Maybe we could use the money for "abortion awareness" - show people how awful abortion is, using TV advertisements funded by the abortion tax!!

For that matter, if we really started pulling in revenue, we could have a full-fledged offensive against abortion in the media! It could start funding the whole pro-life movement!

At least, until the number of abortions really started to go down. Then maybe we could increase the tax. But that would just reduce the number of abortions again. Hmm... How can we keep this going?

Maybe, so that we don't completely lose out on all this funding, we could stick with just the modest abortion tax. That way we split the difference in a way that'll be more productive. A moderate number of anti-abortion ads, and a moderate number of "saved babies" could balance out so that we have a sustainable equilibrium.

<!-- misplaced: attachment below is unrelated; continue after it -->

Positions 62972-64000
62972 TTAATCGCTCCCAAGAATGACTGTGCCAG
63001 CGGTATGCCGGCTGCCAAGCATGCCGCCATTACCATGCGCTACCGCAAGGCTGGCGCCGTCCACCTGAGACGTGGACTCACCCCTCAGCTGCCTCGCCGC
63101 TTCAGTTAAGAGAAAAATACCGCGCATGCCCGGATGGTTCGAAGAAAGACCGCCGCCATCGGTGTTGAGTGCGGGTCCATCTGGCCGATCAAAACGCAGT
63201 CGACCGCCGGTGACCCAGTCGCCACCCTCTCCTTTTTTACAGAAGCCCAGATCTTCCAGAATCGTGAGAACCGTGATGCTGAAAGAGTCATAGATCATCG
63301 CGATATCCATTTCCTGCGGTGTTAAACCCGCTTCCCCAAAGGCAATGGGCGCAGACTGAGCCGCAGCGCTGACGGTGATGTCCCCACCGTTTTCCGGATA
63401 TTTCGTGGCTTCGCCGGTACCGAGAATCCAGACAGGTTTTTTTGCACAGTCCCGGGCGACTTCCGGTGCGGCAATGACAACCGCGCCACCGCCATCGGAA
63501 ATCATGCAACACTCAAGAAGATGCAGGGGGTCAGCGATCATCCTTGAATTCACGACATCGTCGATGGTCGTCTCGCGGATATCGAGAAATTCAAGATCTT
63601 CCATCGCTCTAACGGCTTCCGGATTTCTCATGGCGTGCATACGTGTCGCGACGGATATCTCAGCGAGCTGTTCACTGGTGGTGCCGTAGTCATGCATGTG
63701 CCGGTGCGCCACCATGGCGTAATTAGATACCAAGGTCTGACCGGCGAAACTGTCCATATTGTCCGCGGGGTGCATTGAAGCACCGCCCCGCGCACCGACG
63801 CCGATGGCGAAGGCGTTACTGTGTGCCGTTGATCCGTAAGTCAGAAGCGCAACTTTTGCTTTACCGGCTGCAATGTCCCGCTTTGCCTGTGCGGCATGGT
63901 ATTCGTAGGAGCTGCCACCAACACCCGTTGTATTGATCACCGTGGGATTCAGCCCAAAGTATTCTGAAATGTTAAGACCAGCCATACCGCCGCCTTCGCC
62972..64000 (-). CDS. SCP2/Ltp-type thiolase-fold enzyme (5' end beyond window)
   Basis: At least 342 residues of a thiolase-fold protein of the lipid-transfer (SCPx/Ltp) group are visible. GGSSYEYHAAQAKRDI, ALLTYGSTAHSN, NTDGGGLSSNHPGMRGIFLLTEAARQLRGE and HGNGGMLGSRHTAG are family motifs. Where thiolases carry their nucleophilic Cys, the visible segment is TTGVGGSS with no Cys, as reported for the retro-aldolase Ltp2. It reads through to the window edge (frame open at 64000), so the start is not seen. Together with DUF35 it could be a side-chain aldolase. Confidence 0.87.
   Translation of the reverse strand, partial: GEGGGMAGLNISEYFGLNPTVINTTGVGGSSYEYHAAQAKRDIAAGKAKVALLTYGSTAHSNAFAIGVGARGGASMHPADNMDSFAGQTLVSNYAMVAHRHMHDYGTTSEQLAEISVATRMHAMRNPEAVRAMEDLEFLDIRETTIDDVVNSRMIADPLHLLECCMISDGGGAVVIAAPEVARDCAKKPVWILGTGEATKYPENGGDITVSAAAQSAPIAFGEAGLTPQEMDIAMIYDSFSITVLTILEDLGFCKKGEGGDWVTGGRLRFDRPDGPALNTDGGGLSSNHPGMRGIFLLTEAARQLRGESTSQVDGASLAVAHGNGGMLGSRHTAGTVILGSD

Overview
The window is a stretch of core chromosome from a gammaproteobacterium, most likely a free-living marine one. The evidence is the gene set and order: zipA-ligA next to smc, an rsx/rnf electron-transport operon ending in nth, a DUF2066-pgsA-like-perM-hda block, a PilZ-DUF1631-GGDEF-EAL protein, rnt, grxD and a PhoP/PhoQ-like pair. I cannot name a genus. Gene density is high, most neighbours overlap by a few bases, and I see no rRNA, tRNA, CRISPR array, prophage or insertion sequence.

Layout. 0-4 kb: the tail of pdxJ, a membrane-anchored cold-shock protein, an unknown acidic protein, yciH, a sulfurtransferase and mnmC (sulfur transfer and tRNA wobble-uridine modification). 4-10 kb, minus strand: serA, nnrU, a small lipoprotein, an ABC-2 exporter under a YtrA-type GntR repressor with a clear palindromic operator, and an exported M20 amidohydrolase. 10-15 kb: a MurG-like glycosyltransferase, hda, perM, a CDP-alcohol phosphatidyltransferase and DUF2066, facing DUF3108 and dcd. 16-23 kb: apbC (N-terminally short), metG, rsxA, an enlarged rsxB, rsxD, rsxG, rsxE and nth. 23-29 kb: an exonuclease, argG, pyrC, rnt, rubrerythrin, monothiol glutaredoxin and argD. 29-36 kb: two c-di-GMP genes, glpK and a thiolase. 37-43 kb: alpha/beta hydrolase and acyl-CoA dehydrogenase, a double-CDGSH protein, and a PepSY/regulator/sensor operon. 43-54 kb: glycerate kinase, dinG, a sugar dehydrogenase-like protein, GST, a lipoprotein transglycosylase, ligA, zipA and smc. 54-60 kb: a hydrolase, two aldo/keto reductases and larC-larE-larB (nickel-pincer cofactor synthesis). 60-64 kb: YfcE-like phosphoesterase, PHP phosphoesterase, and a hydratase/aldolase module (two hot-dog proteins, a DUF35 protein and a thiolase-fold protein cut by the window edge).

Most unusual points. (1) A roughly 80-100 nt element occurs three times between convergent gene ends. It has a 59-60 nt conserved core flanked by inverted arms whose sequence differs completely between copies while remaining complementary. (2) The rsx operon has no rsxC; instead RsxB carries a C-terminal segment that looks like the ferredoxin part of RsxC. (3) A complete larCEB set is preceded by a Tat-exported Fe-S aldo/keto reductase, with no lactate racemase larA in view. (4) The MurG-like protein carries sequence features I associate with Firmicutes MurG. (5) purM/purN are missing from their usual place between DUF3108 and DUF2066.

We could keep this going decades into the future!

I guess this seems at cross-purposes with the idea of ending abortion. But the good thing is we'll be educating the public long-term about how awful abortion is.

Forget Personhood! Forget abolishing abortion!

Even if abortion never ends, at least we will have saved some babies, and at least we'll still have our funding, and a modest anti-abortion awareness campaign. In the end, maybe the government will even subsidize it.

"Government's view of the economy could be summed up in a few short phrases: If it moves, tax it. If it keeps moving, regulate it. And if it stops moving, subsidize it." - Ronald Reagan

Thursday, March 31, 2016

Regulation Affirms Abortion By Implication

There are two parts - maybe two sections or clauses - to the Personhood anti-abortion strategy.

The first is simple, easily grasped, and is understood and supported by the vast majority of pro-life activists. I daresay it's grasped and will be supported by a majority of the general population, easily enough, if we're able to carry the message to them.